You can now read 5 articles in a month for free on BostonGlobe.com. Read as much as you want anywhere and anytime for just 99¢.

Nun testifies of inaction on sex abuse

PHILADELPHIA - A Roman Catholic nun testified Thursday that she and two relatives were sexually abused by a priest who was described by a church leader as “one of the sickest people I ever knew.’’

The nun testified in the clergy-abuse trial of Monsignor William Lynn, the first US church official charged with felony child endangerment for allegedly leaving predator-priests in ministry.

Continue reading below

The nun said she, her sister, and her cousin went to the archdiocese in 1991 to report 1970s-era abuse by the Rev. Nicholas Cudemo and to ask that he be removed as a pastor. They met with Monsignors James Molloy and Lynn, who worked in the Office for Clergy.

The sisters had been molested and the cousin was repeatedly raped, they reported.

Cudemo was put on leave and sent for a psychiatric evaluation. But the family soon learned he was saying Mass at other parishes.

“I felt misled in thinking that taking a leave of absence would mean he would not be able to say a public Mass,’’ the nun testified.

The nun said she talked to Lynn about Cudemo again in 1998, when Lynn led the Office for Clergy.

The woman gave her name in court, but the Associated Press does not generally identify people who say they have been sexually abused.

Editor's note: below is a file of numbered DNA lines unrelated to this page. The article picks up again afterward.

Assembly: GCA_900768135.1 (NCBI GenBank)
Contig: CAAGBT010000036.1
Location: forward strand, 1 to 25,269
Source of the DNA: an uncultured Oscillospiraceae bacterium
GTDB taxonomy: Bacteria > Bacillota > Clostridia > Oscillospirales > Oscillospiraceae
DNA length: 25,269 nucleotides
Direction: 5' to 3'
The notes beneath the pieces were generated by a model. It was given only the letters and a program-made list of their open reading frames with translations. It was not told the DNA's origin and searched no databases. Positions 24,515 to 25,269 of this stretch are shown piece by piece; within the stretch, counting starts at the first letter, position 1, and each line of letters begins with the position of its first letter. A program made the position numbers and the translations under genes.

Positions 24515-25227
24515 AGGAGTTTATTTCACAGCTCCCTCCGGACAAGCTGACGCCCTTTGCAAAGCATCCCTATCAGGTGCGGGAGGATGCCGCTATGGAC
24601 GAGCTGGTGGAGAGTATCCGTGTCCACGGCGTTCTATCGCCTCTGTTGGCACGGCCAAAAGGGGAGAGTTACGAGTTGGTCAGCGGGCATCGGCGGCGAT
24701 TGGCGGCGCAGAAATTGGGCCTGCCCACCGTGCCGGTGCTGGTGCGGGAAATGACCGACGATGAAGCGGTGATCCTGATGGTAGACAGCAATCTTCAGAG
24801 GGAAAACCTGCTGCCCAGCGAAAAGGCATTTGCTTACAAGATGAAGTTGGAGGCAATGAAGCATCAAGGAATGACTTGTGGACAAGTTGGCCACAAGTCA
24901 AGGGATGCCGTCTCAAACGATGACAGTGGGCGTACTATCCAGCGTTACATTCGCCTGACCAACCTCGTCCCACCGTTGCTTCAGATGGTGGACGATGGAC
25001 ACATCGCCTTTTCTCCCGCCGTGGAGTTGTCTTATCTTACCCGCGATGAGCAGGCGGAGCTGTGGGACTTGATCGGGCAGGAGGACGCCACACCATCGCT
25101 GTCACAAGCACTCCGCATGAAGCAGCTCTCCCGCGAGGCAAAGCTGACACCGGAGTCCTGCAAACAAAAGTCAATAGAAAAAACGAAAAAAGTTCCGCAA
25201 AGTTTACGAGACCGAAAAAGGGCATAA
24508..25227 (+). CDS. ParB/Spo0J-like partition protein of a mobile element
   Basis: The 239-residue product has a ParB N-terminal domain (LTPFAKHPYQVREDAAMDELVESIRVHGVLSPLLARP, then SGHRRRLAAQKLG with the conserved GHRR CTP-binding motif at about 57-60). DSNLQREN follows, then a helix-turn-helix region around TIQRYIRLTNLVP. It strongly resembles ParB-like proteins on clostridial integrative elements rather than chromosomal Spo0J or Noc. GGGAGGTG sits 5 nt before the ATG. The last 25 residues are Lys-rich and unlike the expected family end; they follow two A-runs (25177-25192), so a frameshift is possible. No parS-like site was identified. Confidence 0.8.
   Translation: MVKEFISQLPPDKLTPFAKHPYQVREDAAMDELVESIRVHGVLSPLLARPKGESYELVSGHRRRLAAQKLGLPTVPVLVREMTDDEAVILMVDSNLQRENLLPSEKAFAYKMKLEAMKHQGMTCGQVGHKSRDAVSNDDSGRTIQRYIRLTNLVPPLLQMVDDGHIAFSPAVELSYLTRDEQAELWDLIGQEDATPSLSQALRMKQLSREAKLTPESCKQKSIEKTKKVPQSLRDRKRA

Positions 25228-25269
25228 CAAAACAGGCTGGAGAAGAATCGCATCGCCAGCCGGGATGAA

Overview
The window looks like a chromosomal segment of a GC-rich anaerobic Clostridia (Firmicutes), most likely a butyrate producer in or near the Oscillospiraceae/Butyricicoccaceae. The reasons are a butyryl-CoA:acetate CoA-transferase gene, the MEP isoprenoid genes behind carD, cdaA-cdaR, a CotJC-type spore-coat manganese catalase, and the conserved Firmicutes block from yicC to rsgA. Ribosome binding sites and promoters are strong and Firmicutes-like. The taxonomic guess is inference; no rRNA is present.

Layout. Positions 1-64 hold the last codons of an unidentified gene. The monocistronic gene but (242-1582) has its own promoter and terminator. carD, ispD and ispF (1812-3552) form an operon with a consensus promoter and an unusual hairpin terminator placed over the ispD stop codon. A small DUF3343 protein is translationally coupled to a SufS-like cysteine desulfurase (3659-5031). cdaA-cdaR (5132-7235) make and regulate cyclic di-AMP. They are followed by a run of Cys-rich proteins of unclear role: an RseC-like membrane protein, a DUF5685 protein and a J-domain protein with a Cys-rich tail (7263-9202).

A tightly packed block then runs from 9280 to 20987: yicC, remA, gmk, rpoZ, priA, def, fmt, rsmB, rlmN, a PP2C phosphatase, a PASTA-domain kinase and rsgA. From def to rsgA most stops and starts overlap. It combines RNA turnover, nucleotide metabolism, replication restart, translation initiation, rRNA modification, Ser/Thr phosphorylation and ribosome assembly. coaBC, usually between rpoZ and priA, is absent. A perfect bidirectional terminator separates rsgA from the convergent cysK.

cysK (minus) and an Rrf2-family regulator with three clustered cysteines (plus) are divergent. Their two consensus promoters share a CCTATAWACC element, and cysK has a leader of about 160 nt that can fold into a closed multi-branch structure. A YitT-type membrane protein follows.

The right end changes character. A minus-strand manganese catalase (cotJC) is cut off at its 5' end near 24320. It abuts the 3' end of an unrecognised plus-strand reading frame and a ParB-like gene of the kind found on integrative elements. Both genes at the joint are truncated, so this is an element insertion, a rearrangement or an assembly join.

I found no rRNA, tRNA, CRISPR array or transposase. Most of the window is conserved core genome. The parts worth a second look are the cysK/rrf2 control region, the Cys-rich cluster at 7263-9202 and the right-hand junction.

Cudemo was allowed to retire in 1996 in good standing.

The grand jury accused him of sexually molesting 11 girls. He violated one girl with a Communion wafer, let another priest have sex with her, and took her for an abortion when he got her pregnant in junior high school, the grand jury said.

“Cudemo, ordained in 1963, was described to the grand jury as ‘one of the sickest people I ever knew’ by . . . Molloy, Cardinal Bevilacqua’s Vicar for Administration,’’ the 2005 grand jury report said.

Cudemo was removed from ministry that year. He had worked at three archdiocesan high schools from 1969 to 1977 - allegedly transferred amid abuse claims - and later at several parishes.

Loading comments...
Subscriber Log In

We hope you've enjoyed your 5 free articles'

Stay informed with unlimited access to Boston’s trusted news source.

  • High-quality journalism from the region’s largest newsroom
  • Convenient access across all of your devices
  • Today’s Headlines daily newsletter
  • Subscriber-only access to exclusive offers, events, contests, eBooks, and more
  • Less than 25¢ a week
Marketing image of BostonGlobe.com
Marketing image of BostonGlobe.com
Already a subscriber?
Your city. Your stories. Your Globe.
Yours FREE for two weeks.
Enjoy free unlimited access to Globe.com for the next two weeks.
Limited time only - No credit card required!
BostonGlobe.com complimentary digital access has been provided to you, without a subscription, for free starting today and ending in 14 days. After the free trial period, your free BostonGlobe.com digital access will stop immediately unless you sign up for BostonGlobe.com digital subscription. Current print and digital subscribers are not eligible for the free trial.
Thanks & Welcome to Globe.com
You now have unlimited access for the next two weeks.
BostonGlobe.com complimentary digital access has been provided to you, without a subscription, for free starting today and ending in 14 days. After the free trial period, your free BostonGlobe.com digital access will stop immediately unless you sign up for BostonGlobe.com digital subscription. Current print and digital subscribers are not eligible for the free trial.